McMaster also offers a program for international students, whose primary language is not English, who wish to improve their English skills. This includes oral, written communication and English-speaking skills to help students who speak English as a second language feel more comfortable adapting to an English-speaking environment such as McMaster. The McMaster English Language Development Diploma is committed to providing and encouraging and supportive environment for development and success in the program.

However, given that the diploma is a two-term, full-time bridging program in English language and development, students who are interested are expected to apply for the program with a the a minimum score of English proficiency in order to register for the program. According to MELD McMaster, these minimum scores of English proficiency are 70 in TOEFL iBT, 5.0 in IELTS, 55 in CAEL or 65 in MELAB.

"ESL education would not only benefit students who are interested in becoming educations, but also surrounding communities where there is an increasing need for ESL educators," 

Students can work for MELD as coaches, however, it is not a program that students can participate in for the intent of teaching. Although the opportunity to be a coach for MELD would be beneficial as well, it does not serve the same purposes that an ESL program for the pursuit of obtaining a certificate/diploma to be certified as an ESL educator would.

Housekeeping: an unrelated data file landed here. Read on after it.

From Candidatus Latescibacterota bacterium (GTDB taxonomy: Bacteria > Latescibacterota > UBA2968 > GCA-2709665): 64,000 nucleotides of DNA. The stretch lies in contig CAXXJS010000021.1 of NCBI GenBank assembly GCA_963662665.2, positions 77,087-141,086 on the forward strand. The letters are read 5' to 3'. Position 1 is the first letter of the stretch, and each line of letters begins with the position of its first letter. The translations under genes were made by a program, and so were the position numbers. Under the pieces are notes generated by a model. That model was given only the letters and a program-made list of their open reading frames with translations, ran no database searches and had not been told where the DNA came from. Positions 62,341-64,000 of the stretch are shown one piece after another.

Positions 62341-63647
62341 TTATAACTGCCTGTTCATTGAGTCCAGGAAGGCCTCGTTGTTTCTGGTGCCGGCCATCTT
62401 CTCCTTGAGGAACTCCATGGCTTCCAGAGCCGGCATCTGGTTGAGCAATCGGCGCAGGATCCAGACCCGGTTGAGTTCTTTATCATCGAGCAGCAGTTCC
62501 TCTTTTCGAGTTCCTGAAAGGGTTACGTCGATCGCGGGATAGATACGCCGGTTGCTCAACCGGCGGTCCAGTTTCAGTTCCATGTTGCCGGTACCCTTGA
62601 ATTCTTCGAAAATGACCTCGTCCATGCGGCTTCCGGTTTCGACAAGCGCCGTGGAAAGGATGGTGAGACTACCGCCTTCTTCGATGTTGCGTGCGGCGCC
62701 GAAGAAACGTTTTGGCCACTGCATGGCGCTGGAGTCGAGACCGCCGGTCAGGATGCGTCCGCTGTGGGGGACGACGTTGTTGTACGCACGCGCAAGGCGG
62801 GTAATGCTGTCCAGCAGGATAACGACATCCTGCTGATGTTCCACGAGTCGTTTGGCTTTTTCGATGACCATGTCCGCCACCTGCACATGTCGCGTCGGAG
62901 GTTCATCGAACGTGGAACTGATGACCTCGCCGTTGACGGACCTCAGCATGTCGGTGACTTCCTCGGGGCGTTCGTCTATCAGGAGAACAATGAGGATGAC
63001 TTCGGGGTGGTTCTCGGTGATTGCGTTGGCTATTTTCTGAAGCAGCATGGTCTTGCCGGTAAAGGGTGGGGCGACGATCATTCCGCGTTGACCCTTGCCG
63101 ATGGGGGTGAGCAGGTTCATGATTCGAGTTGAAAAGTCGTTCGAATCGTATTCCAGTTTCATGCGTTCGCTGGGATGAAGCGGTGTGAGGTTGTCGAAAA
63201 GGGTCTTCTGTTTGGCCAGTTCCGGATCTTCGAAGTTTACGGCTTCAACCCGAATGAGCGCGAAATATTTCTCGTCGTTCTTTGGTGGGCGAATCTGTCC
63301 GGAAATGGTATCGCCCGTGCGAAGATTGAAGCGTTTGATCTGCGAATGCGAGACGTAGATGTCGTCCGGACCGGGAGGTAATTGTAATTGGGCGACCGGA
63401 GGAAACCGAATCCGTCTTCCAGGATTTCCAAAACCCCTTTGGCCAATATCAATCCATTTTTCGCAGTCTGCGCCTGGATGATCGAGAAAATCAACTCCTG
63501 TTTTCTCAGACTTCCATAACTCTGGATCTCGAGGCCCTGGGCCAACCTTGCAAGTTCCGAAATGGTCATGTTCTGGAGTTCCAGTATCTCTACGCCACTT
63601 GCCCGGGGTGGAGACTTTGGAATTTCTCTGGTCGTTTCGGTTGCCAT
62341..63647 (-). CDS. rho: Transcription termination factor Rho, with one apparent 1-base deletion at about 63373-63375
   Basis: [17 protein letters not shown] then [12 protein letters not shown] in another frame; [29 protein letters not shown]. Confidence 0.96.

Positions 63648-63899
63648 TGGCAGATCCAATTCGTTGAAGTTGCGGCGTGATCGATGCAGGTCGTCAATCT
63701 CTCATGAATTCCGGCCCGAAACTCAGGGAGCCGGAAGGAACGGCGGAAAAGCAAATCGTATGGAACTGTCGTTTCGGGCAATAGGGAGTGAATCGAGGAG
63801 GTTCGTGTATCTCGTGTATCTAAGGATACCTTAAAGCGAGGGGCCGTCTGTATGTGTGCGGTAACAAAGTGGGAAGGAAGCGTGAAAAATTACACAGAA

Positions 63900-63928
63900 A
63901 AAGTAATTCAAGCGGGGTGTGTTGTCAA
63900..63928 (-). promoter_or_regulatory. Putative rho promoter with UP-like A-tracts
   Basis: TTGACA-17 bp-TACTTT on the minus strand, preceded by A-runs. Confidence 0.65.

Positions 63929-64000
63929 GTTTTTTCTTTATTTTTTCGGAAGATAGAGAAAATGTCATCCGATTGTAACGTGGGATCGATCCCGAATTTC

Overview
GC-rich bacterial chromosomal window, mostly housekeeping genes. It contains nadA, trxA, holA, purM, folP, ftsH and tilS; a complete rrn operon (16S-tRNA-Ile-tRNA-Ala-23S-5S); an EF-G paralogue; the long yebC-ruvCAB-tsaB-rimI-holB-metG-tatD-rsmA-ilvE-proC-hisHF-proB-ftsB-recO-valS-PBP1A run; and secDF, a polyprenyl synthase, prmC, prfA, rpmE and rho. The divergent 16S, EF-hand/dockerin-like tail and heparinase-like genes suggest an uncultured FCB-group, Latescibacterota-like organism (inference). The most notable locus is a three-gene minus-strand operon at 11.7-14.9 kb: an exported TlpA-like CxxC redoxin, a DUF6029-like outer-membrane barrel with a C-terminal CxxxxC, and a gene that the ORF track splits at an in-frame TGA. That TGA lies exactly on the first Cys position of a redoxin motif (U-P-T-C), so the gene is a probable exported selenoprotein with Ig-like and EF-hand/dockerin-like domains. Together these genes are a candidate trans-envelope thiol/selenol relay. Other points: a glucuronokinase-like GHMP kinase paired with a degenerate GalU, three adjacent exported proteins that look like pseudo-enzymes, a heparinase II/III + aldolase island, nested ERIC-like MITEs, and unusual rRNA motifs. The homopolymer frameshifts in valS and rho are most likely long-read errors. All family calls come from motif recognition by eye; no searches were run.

Especially for students who are interested in teaching English abroad or even voluntarily participating in the active efforts to help refugees in Canada adapt and improve their English-speaking skills, an ESL education program at McMaster would be beneficial.

Alternatively, the University of Waterloo, through Renison University College, is now offering a TESOL certificate and diploma for students who are interested in pursuing teaching English as a Second Language as a summer program for students who are in their final year of their undergraduate career or for anyone who is certified as a teacher. The certificate program certifies you to teach English internationally, while the diploma certifies you to teach in Canada and overseas as well. The certification would allow students to teach different levels of ESL including adult education.